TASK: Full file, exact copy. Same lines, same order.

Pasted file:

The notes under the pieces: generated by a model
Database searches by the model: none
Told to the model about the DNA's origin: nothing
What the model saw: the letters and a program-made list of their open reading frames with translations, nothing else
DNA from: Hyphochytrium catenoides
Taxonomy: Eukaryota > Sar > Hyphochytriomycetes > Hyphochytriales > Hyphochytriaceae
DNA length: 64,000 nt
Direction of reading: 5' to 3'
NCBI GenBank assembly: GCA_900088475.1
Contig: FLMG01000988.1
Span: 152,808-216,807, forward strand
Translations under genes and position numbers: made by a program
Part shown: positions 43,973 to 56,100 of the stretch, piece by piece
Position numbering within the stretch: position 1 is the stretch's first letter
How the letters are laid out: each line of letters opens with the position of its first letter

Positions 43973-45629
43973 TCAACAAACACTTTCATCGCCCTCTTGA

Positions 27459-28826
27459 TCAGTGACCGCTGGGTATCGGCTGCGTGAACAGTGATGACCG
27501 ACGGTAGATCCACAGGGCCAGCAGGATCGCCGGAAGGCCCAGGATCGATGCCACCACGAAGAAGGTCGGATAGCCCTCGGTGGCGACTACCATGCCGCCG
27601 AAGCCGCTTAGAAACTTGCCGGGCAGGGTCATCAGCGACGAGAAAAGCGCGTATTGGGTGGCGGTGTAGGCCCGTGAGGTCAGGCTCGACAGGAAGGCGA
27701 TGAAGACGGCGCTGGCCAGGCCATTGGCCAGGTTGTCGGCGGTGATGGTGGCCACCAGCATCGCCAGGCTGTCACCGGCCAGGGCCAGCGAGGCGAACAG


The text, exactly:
The notes under the pieces: generated by a model
Database searches by the model: none
Told to the model about the DNA's origin: nothing
What the model saw: the letters and a program-made list of their open reading frames with translations, nothing else
DNA from: Hyphochytrium catenoides
Taxonomy: Eukaryota > Sar > Hyphochytriomycetes > Hyphochytriales > Hyphochytriaceae
DNA length: 64,000 nt
Direction of reading: 5' to 3'
NCBI GenBank assembly: GCA_900088475.1
Contig: FLMG01000988.1
Span: 152,808-216,807, forward strand
Translations under genes and position numbers: made by a program
Part shown: positions 43,973 to 56,100 of the stretch, piece by piece
Position numbering within the stretch: position 1 is the stretch's first letter
How the letters are laid out: each line of letters opens with the position of its first letter

Positions 43973-45629
43973 TCAACAAACACTTTCATCGCCCTCTTGA

Positions 27459-28826
27459 TCAGTGACCGCTGGGTATCGGCTGCGTGAACAGTGATGACCG
27501 ACGGTAGATCCACAGGGCCAGCAGGATCGCCGGAAGGCCCAGGATCGATGCCACCACGAAGAAGGTCGGATAGCCCTCGGTGGCGACTACCATGCCGCCG
27601 AAGCCGCTTAGAAACTTGCCGGGCAGGGTCATCAGCGACGAGAAAAGCGCGTATTGGGTGGCGGTGTAGGCCCGTGAGGTCAGGCTCGACAGGAAGGCGA
27701 TGAAGACGGCGCTGGCCAGGCCATTGGCCAGGTTGTCGGCGGTGATGGTGGCCACCAGCATCGCCAGGCTGTCACCGGCCAGGGCCAGCGAGGCGAACAG